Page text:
Right balance can do wonders for your super

Most Australians select the 'default' option. Take control of the volatility you want to live with.

THE government ensures that employers put 9 per cent of your earnings into a qualifying superannuation fund. But then what? Most Australians have no idea how the financial markets operate, yet they're supposed to have enough insight to invest their 9 per cent so they have an income in retirement.

This has been made more difficult by the global financial crisis and, in the past few years, Australians in typical superannuation funds have watched their retirement savings dwindle.

The superannuation guarantee has contributed $1.3 trillion to funds under management, which is bigger than the market capitalisation of the ASX.

However, most Australians admit they know nothing about investing so they select the "default" option in their industry fund or the big commercial super funds run by banks and life companies.

These default options usually see a member's money put into what they call a "balanced" fund. Balanced might suggest that your fund is split into quarters, with near-equal allocations going to fixed interest, property, cash and equities.

But look at an Australian balanced fund at any of the big fund managers and you'll find they have about 60 per cent in equities, 15 per cent in property, 10 per cent to 13 per cent in cash and 10 per cent to 13 per cent in fixed interest (government and corporate bonds).

The problem with this is that when you have 60 per cent of your retirement savings in equities - and half of that is volatile global shares - you're unwittingly riding on a roller-coaster that is having its rules changed month by month.

Fund managers like to point to their charts and show you what happened to the US Dow Jones Industrial Average after the great crash of 1929 and after the Second World War and after the oil crisis of the early 1970s. The graph goes up and up and up, which means retirement savers are supposed to keep putting their money into the sharemarket.

The graph gives us a sense of equities being a science. But it might be flawed.

First, when it comes to the GFC, the world of finance might be reordering itself permanently into a more conservative outlook, and retirement plans based on annual returns of 10 per cent are unrealistic.

Secondly, the graphs that show the Dow Jones always recovering to outdo itself don't take account of timing. Retirees don't get to hang on in volatile sharemarkets until the Dow regains the ground it has lost. They need funds to live on they need cash in the bank.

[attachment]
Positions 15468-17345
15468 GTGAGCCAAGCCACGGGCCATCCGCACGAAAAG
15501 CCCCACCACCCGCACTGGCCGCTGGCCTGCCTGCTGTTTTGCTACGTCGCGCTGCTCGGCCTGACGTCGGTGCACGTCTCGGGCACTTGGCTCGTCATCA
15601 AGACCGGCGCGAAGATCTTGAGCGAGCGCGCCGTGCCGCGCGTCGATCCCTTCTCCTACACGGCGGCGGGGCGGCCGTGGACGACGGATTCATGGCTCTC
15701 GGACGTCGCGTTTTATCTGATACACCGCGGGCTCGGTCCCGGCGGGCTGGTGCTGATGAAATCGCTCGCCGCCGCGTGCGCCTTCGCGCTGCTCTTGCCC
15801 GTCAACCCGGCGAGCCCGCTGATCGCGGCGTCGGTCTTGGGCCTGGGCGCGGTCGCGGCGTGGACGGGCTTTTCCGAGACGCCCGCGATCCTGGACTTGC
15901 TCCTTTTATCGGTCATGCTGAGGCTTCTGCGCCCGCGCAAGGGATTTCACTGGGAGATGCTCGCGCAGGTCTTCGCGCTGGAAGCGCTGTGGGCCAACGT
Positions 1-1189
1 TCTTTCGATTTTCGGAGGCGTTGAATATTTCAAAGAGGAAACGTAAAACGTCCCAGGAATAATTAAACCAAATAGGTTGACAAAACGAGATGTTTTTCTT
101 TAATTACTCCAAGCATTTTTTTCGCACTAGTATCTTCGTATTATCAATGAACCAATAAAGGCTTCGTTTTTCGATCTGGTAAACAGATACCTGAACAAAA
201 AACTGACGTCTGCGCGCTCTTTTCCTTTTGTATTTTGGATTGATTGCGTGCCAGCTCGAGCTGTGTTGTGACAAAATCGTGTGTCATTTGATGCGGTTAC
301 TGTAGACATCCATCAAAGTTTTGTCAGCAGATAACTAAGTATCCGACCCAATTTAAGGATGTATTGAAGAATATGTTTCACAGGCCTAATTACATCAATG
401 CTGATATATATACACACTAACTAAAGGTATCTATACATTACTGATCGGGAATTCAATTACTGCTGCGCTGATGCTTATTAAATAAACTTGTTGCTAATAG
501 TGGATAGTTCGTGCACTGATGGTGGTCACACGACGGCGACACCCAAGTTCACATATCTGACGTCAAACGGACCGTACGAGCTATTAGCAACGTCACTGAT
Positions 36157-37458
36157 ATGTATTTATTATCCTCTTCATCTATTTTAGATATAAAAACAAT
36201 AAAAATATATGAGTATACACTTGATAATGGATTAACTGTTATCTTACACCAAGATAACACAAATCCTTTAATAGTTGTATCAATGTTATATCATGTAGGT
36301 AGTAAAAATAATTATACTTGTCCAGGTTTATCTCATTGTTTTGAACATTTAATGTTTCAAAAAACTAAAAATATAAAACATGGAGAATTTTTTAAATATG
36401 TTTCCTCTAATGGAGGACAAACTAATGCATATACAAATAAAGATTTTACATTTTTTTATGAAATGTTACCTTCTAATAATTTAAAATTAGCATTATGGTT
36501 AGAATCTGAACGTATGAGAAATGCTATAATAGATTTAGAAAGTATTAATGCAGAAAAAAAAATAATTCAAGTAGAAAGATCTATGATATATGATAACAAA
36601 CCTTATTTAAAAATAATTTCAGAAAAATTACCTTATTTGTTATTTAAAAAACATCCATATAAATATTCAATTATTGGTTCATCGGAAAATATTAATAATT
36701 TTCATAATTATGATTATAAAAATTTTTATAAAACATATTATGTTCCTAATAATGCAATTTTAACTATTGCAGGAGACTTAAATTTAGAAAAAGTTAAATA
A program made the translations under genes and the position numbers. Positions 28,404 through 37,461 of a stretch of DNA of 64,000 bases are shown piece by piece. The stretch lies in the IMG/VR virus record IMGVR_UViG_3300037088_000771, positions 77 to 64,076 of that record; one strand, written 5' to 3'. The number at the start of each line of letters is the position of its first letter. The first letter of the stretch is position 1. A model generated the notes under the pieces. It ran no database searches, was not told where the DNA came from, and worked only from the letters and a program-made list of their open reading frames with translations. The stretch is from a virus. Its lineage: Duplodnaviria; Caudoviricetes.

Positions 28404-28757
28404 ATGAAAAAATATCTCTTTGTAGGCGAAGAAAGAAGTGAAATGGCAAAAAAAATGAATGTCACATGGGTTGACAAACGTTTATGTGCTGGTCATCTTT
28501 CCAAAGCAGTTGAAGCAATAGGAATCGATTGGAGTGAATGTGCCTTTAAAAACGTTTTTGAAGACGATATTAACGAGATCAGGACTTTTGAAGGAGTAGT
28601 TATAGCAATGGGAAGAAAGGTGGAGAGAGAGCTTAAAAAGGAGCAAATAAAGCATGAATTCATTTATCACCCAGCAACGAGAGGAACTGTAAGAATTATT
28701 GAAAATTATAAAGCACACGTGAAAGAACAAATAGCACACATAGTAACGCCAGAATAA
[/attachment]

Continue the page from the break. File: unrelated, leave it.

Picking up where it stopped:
One of the issues I've been thinking about for retirees and retirement savers is that the more stable fixed-interest allocations are too low in this country. A balanced fund should be much more strongly weighted to fixed-interest investments - at the expense of equities - because the bond markets are more stable than the equities markets and they spin off regular interest payments. Yet, at the same time, fixed interest returns only slightly less than equities.

There are many ways of measuring bonds and equities but, essentially, since 1980, Australian government bonds have made the same returns to investors as Aussie shares, but with nowhere near the volatility. Corporate bonds have returned more than Aussie shares.

And don't be fooled by arguments that bonds are not "productive" in the economy: they fund the same endeavours as equity.

Just so no one thinks I'm alone on this, remember that David Murray (chairman of the Future Fund), Ken Henry (former treasury secretary), ASIC chairman Greg Medcraft and former minister of finance Lindsay Tanner have all expressed concerns about Australian superannuation's emphasis on equities and its light weighting to bonds.

So what do you do? This should be about taking control of your investments and control of the volatility you want to live with.

My first recommendation is to see a financial adviser. If you do, make sure you ask about fixed-interest investments and investigate if they are right for you.

Secondly, approach your fund manager and inquire about a better risk-return equation, where you might earn slightly less but without the same risk. They might have a better fund for you with a stronger weighting to fixed interest.

Thirdly, taking control might mean starting a self-managed super fund (SMSF). There is lots of compliance and auditing associated with these funds. You probably need $200,000 in super to make it worth it and you need the right accountants and solicitors. But a SMSF lets you invest where you want to.

Whichever way you choose to take control, remember: it's your super - it's your retirement.

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